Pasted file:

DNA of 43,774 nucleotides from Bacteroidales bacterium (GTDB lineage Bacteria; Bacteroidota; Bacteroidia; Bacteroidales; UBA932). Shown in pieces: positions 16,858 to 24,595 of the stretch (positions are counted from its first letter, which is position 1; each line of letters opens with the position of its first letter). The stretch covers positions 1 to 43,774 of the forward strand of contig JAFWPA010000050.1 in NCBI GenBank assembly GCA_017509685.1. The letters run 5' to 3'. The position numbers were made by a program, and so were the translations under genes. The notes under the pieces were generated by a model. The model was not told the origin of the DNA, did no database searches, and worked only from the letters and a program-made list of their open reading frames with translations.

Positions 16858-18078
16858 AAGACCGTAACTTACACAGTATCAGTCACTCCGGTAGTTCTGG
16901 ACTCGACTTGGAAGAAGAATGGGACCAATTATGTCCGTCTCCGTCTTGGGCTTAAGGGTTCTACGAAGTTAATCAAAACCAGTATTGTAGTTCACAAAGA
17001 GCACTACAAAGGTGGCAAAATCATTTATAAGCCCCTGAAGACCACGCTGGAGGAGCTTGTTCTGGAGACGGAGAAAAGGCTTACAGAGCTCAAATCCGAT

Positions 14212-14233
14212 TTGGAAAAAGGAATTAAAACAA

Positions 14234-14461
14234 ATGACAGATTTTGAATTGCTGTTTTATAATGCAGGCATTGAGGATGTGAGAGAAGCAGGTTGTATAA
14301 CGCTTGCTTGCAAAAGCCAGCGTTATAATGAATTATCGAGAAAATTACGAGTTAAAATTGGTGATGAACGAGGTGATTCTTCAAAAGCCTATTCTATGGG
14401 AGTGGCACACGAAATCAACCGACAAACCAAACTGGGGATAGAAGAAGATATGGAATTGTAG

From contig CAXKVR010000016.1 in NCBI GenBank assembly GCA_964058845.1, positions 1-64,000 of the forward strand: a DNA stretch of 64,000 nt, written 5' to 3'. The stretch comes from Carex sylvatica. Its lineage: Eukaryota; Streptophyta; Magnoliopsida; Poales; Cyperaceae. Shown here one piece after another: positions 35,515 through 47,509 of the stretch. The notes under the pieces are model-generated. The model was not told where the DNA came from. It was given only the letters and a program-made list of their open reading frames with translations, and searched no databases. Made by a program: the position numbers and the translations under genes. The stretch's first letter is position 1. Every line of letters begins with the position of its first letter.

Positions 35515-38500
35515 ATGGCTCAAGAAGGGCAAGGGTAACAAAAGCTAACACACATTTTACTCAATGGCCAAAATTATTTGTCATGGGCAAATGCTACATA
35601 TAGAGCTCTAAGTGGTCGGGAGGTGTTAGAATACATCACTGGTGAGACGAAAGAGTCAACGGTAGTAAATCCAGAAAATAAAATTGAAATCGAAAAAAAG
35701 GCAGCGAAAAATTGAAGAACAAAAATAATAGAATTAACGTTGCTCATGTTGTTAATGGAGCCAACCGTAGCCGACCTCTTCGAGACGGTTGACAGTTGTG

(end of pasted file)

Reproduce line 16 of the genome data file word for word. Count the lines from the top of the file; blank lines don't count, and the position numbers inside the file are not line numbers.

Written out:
35701 GCAGCGAAAAATTGAAGAACAAAAATAATAGAATTAACGTTGCTCATGTTGTTAATGGAGCCAACCGTAGCCGACCTCTTCGAGACGGTTGACAGTTGTG